Dyeing a silk shirt with bright art tissue.
Discovering new dyeing processes is an exciting part of creating clothing – perhaps it’s my favorite part. There are many variables with dyeing, and generally the final result is a surprise. This month, I’m using art tissue paper to transfer color to silk, resulting in a vibrant design.
- Xfluffy_unitatoX favorited Art Tissue Top 19 Nov 19:41
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- Jessica N. added Art Tissue Top to stevie knicks 08 Sep 17:39
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- Shelly S. added Art Tissue Top to refashion 05 Aug 01:57
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What you need for this project: Spectra Art Tissue, spray bottle filled with equal parts water and white vinegar, a tray to hold your project, and a dyeable silk piece – scarf, top, dress, anything.
Caution – Fabric dyed with art tissue is prone to fading when washed, so use it on a top or scarf that requires infrequent washing. When I washed my silk top for the first time, some of the yellow hues washed out but the blues stayed vibrant. Other precautions you can take – treat your garment with textile detergent such as Synthrapol prior to and following dyeing.
Elizabeth Suzann kindly lent me her kimono top pattern to try out, so I used it for this tutorial. I folded the pattern piece at the center by a couple inches to shrink the size, making sure to cut a wider neck opening. For the top, I used Dharma Trading Company‘s 16mm crepe de chine silk and sand washed it myself using soda ash and Elizabeth‘s handy tutorial.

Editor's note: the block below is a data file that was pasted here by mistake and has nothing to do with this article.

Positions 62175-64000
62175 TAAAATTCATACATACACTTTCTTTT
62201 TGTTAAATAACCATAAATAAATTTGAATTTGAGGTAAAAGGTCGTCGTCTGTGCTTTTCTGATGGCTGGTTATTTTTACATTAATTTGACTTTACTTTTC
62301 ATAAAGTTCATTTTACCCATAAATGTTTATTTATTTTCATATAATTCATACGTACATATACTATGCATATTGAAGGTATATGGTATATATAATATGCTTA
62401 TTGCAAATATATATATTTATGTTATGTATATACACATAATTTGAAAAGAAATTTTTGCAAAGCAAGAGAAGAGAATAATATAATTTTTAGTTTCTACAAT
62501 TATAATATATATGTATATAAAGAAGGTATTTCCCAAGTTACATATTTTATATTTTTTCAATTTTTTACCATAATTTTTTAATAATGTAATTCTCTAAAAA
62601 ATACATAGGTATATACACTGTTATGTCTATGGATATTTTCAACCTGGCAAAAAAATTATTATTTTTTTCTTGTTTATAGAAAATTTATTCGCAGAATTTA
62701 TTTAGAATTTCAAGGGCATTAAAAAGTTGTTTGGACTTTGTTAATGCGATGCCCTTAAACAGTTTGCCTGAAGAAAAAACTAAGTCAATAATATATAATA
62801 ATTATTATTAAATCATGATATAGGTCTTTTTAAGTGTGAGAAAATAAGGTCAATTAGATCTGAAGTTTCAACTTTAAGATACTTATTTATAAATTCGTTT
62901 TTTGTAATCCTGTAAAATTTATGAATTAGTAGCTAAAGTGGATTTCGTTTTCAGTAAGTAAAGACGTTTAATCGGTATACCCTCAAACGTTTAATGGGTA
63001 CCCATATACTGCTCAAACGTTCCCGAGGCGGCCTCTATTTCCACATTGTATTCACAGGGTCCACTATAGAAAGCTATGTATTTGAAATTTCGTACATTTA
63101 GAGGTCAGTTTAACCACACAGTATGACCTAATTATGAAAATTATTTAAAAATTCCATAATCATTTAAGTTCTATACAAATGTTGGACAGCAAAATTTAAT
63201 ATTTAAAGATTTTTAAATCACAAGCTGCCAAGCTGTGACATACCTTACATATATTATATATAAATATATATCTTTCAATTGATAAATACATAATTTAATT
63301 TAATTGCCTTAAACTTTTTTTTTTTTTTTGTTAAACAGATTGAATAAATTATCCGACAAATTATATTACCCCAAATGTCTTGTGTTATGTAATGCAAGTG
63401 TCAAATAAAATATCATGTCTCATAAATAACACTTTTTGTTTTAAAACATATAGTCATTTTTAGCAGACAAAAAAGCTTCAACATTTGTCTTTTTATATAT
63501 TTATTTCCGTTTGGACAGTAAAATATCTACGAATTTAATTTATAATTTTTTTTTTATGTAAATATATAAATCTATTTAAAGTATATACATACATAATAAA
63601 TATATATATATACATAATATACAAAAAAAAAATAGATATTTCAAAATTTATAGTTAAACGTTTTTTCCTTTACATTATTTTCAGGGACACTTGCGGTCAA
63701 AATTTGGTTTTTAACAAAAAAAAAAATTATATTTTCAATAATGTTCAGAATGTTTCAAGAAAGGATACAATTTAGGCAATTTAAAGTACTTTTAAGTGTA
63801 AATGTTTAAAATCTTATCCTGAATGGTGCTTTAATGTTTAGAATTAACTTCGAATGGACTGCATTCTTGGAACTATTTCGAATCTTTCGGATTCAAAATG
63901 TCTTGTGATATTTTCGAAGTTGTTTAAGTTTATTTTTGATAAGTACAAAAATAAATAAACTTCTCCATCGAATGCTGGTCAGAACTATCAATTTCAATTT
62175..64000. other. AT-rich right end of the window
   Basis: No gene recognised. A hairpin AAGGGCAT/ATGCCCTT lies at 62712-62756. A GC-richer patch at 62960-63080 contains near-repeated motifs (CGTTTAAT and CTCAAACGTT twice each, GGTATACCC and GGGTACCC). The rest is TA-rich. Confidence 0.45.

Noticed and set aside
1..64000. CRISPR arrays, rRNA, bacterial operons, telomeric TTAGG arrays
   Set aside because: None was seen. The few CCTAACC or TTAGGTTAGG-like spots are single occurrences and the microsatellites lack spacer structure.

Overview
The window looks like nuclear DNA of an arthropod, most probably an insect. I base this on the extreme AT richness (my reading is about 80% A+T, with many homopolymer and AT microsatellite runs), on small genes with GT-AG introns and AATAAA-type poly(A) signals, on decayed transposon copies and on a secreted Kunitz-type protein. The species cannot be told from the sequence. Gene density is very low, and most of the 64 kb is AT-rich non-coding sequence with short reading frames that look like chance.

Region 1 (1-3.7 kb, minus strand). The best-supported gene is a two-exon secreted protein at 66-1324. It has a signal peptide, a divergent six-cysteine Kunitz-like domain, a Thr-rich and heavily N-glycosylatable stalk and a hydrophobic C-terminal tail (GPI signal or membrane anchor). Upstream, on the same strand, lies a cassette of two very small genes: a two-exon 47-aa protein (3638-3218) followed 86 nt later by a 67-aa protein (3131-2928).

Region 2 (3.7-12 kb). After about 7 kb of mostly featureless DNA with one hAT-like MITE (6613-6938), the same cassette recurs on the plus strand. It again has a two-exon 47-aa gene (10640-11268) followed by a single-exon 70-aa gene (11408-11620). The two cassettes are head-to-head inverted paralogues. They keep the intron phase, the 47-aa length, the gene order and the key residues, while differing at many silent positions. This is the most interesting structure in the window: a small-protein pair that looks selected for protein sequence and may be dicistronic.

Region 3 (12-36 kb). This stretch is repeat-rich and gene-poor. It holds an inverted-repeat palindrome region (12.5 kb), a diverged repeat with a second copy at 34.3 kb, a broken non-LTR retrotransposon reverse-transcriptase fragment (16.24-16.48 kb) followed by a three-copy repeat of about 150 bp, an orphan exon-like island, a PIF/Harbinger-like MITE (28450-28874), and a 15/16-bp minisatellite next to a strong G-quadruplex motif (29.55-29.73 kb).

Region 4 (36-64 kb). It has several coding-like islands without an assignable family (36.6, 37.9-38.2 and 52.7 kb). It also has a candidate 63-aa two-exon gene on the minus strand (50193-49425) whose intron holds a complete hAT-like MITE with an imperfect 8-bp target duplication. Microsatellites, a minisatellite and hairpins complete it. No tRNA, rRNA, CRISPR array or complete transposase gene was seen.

Once your silk is ready to dye, choose your color scheme. Cut or tear the art tissue sheets into whatever shapes or sizes you prefer, then lay out your garment in the shallow plastic tray.
Place the art tissue on the garment in whatever order you like, covering nearly every inch of fabric. Keep in mind that colors will bleed together, so don’t layer too many colors – you might get muddied results.
Once the art tissue is laid out, completely saturate the garment with the vinegar and water mixture. If more of the garment needs to be covered with tissue, layer and repeat, folding the garment in on itself.
Let your garment dry overnight. Once it is completely dry, check your results and discard any washed out tissue – if you want more color, repeat the process with new art tissue.
Once you have your desired color, heat set the garment by ironing it or throwing it in a warm dryer for 10-20 minutes.
After heat setting, I sewed the side and shoulder seams of my kimono top pieces together. Air out the garment (and maybe use some fabric refresher) to rid it of the vinegar smell, and you have a wearable piece of art.
I heard that the art tissue is reusable for other projects following the dye process, but all my tissue was washed out (not to mention smelling strongly of vinegar) so it had run its course.